The Golem | Performing Arts Review | Chicago Reader

The Golem 

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THE GOLEM, Chicago Jewish Theatre, at Red Hen Productions. In 1921 H. Leivick stirred political and religious debate with The Golem, his version of a Jewish folktale about a rabbi who creates a hero out of clay to protect Jews from Christian oppression. The play is also said to have influenced a generation of Yiddish writers with its sublime poetry.

But it's hard to appreciate Leivick's poetry in David Fishelson's tin-eared 2002 adaptation, which stumbles all too often into pompous pseudoreligious rhetoric. Nor is Fishelson a natural storyteller: he lurches from too slow to too fast and back again, dwelling on painfully obvious points, such as the fact that the poor need a protector, while passing over the story's resonant twists: the Golem's yearning to be fully human, his unrequited passion for the rabbi's daughter, his turn from hero to bloodthirsty killer.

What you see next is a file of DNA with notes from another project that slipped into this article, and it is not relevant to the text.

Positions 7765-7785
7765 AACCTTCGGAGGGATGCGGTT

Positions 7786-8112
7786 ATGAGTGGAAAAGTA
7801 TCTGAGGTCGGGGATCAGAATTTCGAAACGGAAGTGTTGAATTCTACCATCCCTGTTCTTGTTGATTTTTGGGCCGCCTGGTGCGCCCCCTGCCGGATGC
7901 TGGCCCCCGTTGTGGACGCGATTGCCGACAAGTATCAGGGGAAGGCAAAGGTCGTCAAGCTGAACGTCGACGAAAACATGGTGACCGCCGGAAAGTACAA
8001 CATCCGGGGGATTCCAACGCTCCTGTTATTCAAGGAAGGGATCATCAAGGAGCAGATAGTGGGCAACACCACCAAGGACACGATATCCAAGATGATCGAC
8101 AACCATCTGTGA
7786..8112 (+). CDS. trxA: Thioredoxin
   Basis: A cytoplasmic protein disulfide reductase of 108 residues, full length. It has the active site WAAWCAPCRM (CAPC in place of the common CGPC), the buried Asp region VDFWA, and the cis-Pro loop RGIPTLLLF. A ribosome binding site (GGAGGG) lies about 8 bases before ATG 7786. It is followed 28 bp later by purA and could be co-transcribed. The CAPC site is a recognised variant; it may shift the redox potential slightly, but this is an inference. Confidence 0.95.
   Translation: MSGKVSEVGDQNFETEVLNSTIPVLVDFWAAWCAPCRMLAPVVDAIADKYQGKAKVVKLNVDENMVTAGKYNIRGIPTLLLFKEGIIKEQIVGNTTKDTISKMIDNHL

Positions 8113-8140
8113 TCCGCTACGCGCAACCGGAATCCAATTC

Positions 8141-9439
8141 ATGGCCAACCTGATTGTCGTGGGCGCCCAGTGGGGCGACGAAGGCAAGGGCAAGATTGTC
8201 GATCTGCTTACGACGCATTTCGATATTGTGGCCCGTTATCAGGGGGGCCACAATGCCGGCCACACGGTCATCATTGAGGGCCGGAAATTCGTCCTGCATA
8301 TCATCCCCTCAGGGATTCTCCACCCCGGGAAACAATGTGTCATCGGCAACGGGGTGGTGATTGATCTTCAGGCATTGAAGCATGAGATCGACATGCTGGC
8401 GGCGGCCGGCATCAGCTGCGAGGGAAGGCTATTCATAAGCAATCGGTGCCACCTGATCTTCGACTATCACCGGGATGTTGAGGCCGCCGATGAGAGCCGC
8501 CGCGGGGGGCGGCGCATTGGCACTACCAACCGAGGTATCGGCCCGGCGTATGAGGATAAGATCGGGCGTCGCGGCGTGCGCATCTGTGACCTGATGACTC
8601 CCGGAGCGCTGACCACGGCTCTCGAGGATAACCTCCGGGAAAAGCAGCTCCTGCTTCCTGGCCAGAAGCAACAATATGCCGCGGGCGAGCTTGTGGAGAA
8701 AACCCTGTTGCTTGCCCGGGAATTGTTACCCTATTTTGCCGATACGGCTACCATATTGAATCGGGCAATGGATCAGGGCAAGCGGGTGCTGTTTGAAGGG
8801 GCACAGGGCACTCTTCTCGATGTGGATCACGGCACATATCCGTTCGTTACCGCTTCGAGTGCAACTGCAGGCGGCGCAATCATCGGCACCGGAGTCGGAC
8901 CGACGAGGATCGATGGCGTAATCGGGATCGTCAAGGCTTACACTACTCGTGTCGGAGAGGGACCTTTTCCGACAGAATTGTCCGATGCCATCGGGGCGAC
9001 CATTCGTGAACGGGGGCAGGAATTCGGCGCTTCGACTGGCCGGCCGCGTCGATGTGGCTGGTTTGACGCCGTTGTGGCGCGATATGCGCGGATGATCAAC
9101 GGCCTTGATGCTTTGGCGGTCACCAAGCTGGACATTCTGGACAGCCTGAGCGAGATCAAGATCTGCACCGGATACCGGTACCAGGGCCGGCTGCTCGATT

Still, Leivick's ideas have survived. The night I saw the show, audience members debated key points in the lobby afterward, particularly the notion that the Messiah wants to redeem us all but his arrival has been thwarted by a people who prefer violence to peace with one's enemies. Watching the Golem's bloody attacks on the Jews' oppressors, it's hard not to think of the current Middle East crisis. David Zak's intelligent direction and sensitive cast deserve some credit for suggesting this interpretation, though at other times their straightforward, loud performances only succeed in making Fishelson's lack of poetry abundantly clear.


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